Catching up with solid tumor oncology: what is the evidence for a prognostic role of programmed cell death-ligand 1/programmed cell death-1 expression in B-cell lymphomas?

McClanahan, F.; Sharp, T.G.; Gribben, J.G.

Haematologica 101(10): 1144-1158

2016


ISSN/ISBN: 0390-6078
PMID: 27694502
DOI: 10.3324/haematol.2016.145904
Accession: 057365321

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Abstract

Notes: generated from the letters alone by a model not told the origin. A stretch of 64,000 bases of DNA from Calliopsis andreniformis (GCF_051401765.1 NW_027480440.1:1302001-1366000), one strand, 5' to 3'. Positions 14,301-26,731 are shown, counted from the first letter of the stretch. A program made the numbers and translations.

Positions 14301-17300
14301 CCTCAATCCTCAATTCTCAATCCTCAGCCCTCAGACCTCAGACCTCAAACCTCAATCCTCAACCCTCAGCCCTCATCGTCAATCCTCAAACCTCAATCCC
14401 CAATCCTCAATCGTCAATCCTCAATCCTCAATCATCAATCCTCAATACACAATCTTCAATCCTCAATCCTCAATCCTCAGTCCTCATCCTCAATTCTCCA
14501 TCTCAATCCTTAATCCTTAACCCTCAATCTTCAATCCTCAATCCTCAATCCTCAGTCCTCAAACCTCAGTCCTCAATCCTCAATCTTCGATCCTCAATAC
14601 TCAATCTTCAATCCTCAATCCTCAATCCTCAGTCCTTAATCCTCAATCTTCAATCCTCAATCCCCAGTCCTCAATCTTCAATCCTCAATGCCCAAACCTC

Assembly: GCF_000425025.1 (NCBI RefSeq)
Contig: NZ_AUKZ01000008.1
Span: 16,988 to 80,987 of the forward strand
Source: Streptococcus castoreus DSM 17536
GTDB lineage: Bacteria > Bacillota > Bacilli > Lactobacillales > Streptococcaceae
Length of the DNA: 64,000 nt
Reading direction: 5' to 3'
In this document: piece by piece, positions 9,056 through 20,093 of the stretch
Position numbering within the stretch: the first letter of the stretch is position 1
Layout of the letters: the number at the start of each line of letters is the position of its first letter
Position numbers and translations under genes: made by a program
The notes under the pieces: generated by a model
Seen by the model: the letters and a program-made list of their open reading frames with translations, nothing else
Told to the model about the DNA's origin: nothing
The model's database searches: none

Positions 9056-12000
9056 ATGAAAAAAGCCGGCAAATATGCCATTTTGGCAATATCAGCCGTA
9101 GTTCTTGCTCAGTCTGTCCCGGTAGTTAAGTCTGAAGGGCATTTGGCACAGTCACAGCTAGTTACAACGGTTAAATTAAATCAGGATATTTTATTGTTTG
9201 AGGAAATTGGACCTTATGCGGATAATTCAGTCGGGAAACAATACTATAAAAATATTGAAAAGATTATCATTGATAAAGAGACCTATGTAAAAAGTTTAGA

Therapeutic strategies targeting the programmed cell death-ligand 1/programmed cell death-1 pathway have shown significant responses and good tolerability in solid malignancies. Although preclinical studies suggest that inhibiting programmed cell death-ligand 1/programmed cell death-1 interactions might also be highly effective in hematological malignancies, remarkably few clinical trials have been published. Determining patients who will benefit most from programmed cell death-ligand 1/programmed cell death-1-directed immunotherapy and whether programmed cell death-ligand 1/programmed cell death-1 are adequate prognostic markers becomes an increasingly important clinical question, especially as aberrant programmed cell death-ligand 1/programmed cell death-1 expression are key mediators of impaired anti-tumor immune responses in a range of B-cell lymphomas. Herein, we systematically review the published literature on the expression and prognostic value of programmed cell death-ligand 1/programmed cell death-1 in these patients and identify considerable differences in expression patterns, distribution and numbers of programmed cell death-ligand 1+/programmed cell death-1+cells, both between and within lymphoma subtypes, which is reflected in conflicting findings regarding the prognostic value of programmed cell death-ligand 1+/programmed cell death-1+ cells. This can be partly explained by differences in methodologies (techniques, protocols, cutoff values) and definitions of positivity. Moreover, lymphomagenesis, disease progression, and prognosis appear to be determined not only by the presence, numbers and distribution of specific subtypes of T cells, but also by other cells and additional immune checkpoints. Collectively, our findings indicate that programmed cell death-ligand 1/programmed cell death-1 interactions play an essential role in B-cell lymphoma biology and are of clinical importance, but that the overall outcome is determined by additional components. To categorize the exact prognostic value of programmed cell death-ligand 1/programmed cell death-1 expressing cells and cell types, efforts should be made to harmonize their assessment and interpretation, optimally within ongoing clinical immune checkpoint inhibitor trials, and to identify and validate novel high-throughput platforms.